Inductive and deductive learning are like two sides of a coin. Reasoning by deduction involves rule-based learning, where a rule directs the logic of different conclusions. Reasoning by induction, on the other hand, involves recognizing different patterns from different facts, and then synthesizing a plausible rule. Deduction is very important when you have all the rules in hand, but inductive reasoning may be a stronger tool when the rules are incomplete, a completely different approach is desired, or existing information is misleading or contradictory. Not surprisingly, inductive reasoning is important for virtually all types of creative work, including engineering, science, and the humanities.
Ideally, we would like to train both forms of reasoning in students, but by their nature, deductive thinking is much easier to demonstrate, at least in a lecture format. In the latest paper comparing the views of deductive and inductive reasoning, it looks like inductive approaches require more brain power - maybe because one has to consider several patterns or rules in mind before reaching a conclusion. There are areas of overlap between deduction and induction, but areas of difference as well.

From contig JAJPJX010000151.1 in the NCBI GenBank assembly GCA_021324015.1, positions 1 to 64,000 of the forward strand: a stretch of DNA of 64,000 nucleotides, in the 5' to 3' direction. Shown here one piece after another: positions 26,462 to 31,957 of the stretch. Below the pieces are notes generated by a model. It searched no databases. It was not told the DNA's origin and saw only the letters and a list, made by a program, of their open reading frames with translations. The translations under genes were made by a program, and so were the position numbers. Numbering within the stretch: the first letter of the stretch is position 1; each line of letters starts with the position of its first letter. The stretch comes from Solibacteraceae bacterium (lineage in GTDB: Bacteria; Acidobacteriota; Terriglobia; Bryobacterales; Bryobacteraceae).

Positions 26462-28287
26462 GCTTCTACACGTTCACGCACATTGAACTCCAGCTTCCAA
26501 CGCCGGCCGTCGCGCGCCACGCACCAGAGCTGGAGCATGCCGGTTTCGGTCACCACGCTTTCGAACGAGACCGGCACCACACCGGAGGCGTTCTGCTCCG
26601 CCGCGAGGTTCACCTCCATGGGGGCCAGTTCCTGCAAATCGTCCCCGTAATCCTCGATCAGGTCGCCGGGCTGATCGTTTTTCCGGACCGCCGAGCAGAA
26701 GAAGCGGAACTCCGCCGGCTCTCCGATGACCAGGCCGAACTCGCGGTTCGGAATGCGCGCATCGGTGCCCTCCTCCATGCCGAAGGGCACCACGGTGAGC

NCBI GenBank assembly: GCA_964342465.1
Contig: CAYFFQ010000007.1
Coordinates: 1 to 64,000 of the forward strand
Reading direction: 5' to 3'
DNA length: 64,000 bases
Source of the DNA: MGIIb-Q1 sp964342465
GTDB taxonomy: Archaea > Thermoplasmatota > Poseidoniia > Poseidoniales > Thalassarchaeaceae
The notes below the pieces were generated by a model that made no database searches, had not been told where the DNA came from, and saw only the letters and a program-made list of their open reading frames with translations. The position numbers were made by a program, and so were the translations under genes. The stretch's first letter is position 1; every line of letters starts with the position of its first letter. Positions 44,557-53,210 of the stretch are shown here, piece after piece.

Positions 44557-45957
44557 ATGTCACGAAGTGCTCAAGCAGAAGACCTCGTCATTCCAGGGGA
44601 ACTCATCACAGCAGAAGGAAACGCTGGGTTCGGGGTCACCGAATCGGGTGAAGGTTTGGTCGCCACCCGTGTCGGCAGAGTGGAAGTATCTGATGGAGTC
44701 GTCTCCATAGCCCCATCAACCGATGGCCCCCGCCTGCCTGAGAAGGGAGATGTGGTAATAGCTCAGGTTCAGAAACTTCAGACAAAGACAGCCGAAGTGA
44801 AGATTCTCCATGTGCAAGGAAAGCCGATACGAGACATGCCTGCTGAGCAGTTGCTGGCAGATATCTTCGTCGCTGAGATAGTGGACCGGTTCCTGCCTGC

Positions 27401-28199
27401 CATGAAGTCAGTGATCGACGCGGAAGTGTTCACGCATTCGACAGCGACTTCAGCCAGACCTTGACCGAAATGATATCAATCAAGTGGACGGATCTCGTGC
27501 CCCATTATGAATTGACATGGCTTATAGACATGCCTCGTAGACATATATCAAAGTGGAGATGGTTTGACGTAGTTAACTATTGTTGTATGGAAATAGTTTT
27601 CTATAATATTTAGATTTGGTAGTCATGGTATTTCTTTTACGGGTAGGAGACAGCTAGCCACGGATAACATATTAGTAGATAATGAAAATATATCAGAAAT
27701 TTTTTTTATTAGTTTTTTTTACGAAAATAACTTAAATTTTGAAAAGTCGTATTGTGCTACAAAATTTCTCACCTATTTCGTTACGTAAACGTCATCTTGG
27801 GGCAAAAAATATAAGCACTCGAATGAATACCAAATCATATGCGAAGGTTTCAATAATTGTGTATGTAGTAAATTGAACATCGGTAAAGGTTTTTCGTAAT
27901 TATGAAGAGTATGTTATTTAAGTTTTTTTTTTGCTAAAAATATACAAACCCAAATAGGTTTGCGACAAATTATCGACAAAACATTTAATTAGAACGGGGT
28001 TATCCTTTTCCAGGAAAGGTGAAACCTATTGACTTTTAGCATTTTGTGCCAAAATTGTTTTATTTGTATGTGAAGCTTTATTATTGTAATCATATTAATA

In this study, look at the various parts of the brain that become activated when 2 different patterns are considered at once. The areas that are activated are not at the very front or the very back (frontal or visual brain areas) - rather they are at the borderzones between these regions- presumably so information can mingle.
Now, we would think that computer-based programs could be a powerful route for teaching or training inductive learning. Unlike the lecture format, interactive computer-based programs could have a number of advantages over traditional lecturing or open 'learning lab'.
Computer-based educational programs could:
- strike a balance between copying from the board and discovery-based learning (after all, true discovery is really slow)
- show different outcomes of alternate lines of reasoning
- hint a lot without telling
- challenge students individually to recognize patterns and make predictions(less hiding in a group or clapping for credit)
Inductive and Deductive fMRI Study
Inductive Reasoning Lessons
Inductive Language Arts